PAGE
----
Quality-of-life issues in the 1st Ward are ongoing and important. They include pedestrian safety, maintaining the integrity of our residential neighborhoods, Northwestern University’s development plans, parking, traffic, lighting and effective policing. They are issues we discuss regularly at my quarterly ward meetings, at NU/City Committee meetings, and in emails and conversations I have daily with residents in my ward.
There are two major issues facing the First Ward.
Balanced development in the downtown. For the long-term health of the downtown, a complementary mix of office, retail, residential and restaurants is key. We have done well with residential and restaurants, but we need to focus our energy on office and retail. Staff and I have been working with two developers who are ready and willing to begin construction on separate office projects on Chicago Avenue -- and neither of which would require city money or incentives to build. And as the current chair of the Economic Development Committee, I have been working with staff to create a program that would encourage new retail startups in our vacant storefronts in the downtown.
Lakefront Protection. A lakefront open to all as a place for "passive" recreation and enjoyment is consistent with the Lakefront Master Plan. A lakefront free from commercial development enhances the entire community. As the City Council faces increasing pressure to consider the lakefront as a revenue generator, the new construction at Northwestern University should serve as a reminder that more concrete, glass and cars on the lakefront is not the answer. I have initiated the process in the Planning & Development Committee to develop a lakefront protection ordinance based on the Lakefront Master Plan that would establish policies to guide future development programs for Evanston’s lakefront.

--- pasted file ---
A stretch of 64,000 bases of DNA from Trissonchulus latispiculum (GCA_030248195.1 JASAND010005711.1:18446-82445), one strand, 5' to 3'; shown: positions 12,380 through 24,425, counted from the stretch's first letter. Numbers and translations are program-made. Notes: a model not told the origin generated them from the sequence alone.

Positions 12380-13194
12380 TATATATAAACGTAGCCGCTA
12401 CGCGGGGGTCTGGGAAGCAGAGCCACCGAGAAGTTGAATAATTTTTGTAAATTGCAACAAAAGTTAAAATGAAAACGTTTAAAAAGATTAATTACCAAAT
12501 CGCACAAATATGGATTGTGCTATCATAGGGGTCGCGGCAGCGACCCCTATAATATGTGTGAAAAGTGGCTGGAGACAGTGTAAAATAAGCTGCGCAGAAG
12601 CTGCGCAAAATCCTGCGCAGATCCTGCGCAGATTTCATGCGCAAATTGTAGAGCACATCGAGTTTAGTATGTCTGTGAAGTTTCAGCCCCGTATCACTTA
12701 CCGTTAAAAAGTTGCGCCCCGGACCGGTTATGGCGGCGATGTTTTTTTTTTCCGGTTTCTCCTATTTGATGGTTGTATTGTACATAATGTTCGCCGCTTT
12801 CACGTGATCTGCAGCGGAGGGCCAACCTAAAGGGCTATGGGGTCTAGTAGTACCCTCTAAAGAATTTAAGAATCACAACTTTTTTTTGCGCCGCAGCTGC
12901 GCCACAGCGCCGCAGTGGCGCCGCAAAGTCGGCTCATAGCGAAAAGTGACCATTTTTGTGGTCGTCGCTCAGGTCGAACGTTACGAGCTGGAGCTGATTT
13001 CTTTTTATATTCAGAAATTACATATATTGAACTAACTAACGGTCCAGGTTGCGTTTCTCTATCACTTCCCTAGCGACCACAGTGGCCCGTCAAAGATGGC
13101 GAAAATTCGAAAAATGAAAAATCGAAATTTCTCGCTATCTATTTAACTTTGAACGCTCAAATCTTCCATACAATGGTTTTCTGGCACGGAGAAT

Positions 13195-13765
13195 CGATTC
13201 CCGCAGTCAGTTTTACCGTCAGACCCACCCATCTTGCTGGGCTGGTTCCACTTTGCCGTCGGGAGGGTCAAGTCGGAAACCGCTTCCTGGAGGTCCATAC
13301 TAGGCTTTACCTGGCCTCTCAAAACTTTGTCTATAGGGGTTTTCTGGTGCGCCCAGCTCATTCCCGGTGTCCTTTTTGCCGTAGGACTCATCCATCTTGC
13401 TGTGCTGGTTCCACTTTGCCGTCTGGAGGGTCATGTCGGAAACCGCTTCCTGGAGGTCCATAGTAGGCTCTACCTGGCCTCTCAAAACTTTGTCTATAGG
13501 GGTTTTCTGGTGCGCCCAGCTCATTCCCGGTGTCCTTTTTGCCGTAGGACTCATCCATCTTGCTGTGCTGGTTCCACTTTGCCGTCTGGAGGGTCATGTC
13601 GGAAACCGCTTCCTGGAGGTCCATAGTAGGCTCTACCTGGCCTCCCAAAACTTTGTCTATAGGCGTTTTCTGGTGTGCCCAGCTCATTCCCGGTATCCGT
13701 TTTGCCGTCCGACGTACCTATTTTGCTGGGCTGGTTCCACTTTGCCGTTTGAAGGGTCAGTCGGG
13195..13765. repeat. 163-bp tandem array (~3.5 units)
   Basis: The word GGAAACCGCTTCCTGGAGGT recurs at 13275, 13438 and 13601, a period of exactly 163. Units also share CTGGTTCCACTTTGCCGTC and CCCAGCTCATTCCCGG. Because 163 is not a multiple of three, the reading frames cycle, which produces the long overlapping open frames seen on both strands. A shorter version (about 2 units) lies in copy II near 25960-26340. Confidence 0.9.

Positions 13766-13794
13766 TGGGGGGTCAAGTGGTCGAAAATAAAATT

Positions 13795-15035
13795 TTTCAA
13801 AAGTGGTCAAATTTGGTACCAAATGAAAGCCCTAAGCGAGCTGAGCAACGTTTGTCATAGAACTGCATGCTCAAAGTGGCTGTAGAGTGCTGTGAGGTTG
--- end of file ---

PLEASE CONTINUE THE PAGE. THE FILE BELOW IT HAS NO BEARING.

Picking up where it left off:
5. What are the biggest issues for Evanston as a whole? How would you address those?
The single most important goal for the City Council is economic development. My particular focus is on the downtown, but I have also supported economic development projects in every ward in the city. After that, issues of safety, trust in government, and efficient delivery of services are paramount. I continue to work on those issues every day, as well.